Google, Fonts, Broadcasting, More: Morning Buzz, April 8, 2015


There is a new American Archive of Public Broadcasting. “The American Archive of Public Broadcasting (AAPB), a collaboration between the Library of Congress, WGBH Boston and the Corporation for Public Broadcasting, launched a new website at today, providing the public with access to a collection of American public radio and television content dating back to the 1950s. These audio and video materials, created by more than 120 public broadcasting organizations across the country, have now been digitized and preserved, and will be a resource for scholars, researchers, educators, filmmakers and the general public to delve into the rich history of public broadcasting across America. The website will initially provide access to 2.5 million inventory records created during the American Archive Content Inventory Project.”


Want to make your own fonts? Noupe suggests 10 free tools.

Noupe again, with a review of a free image editor called Fotor. It’s not really for “any device,” because there’s apparently not a Linux version, but there are versions for Windows, Mac, Android, and iOS, and it sounds like a very useful editor.

His Amitness, Mr. Agarwal, has an article providing useful resources for learning regular expressions.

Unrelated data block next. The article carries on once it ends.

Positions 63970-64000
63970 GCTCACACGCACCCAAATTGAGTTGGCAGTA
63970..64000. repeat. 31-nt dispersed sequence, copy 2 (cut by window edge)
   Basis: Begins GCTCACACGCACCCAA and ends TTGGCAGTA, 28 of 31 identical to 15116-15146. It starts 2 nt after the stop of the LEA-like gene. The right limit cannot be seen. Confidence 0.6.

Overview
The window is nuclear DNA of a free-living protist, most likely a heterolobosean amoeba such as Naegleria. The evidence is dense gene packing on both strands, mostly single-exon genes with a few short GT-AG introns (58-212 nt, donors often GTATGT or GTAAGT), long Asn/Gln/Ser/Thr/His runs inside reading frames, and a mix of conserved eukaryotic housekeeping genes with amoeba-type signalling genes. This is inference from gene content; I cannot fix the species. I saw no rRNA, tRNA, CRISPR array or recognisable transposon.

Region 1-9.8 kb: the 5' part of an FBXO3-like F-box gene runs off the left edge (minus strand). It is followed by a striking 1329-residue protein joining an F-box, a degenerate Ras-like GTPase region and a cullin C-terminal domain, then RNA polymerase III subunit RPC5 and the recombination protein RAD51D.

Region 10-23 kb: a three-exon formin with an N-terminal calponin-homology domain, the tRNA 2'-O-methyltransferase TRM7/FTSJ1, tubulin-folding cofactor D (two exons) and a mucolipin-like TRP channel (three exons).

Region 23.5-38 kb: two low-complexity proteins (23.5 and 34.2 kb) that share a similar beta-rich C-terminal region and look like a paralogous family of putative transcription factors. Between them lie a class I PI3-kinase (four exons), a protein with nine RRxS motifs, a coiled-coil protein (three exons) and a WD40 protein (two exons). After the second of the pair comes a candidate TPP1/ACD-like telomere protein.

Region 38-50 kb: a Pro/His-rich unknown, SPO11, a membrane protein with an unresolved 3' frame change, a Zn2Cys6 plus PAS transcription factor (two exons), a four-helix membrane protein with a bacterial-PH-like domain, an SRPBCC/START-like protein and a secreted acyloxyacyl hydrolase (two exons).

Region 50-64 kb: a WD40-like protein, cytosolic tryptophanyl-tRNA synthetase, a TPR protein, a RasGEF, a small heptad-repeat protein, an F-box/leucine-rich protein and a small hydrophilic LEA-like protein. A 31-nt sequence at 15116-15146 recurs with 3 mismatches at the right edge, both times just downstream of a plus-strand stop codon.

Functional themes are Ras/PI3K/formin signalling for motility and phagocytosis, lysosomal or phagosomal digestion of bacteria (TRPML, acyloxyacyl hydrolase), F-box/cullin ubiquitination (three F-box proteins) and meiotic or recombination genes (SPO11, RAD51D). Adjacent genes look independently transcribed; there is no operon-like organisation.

Sometimes I save stuff because I’m going to need it later: How to set up iPhone location-based reminders.

Last week Google announced the Chromebit, which is a computer on a stick, basically. These are not new and Google doesn’t have a lock on the market. ReadWrite has a roundup of stick computers.


What happens when a cow walks in front of a self-driving car? Google’s working on it.

More Google patents: Google now has an anti-spoiler patent. “The patent suggests that the system would track your TV or movie viewing progress—what episode of Orange Is the New Black you’re on, for example—and filter out information on what you haven’t yet watched.”

From The Guardian: What’s the future of the academic journal? “Researchers are estimated to waste 15 million person-hours a year on unpublished submissions to scientific journals. How can we make scientific communication more efficient? This was one of the questions raised at a recent debate at a conference celebrating the 350th anniversary of the Philosophical Transactions, the world’s oldest scientific journal, published by the Royal Society. I am in the team of historians from the University of St Andrews who ran the conference, and writing a history of the journal and its editorial practices. We want to bring this history right up to the present day, and so invited four experts in scientific publishing to discuss the present and future of the learned journal.”

Apparently over 3000 people responded to Matt Cutts’ AutoSEO April Fool prank.

Are Google’s wireless plans going to include free roaming?


Wow: a huge analysis of pro-Kremlin Twitter bots. “With the aid of open-source tools, Internet researcher Lawrence Alexander gathered and visualised data on nearly 20,500 pro-Kremlin Twitter accounts, revealing the massive scale of information manipulation attempts on the RuNet. In what is the first part of a two-part analysis, he explains how he did it and what he found.” Good morning, Internet…

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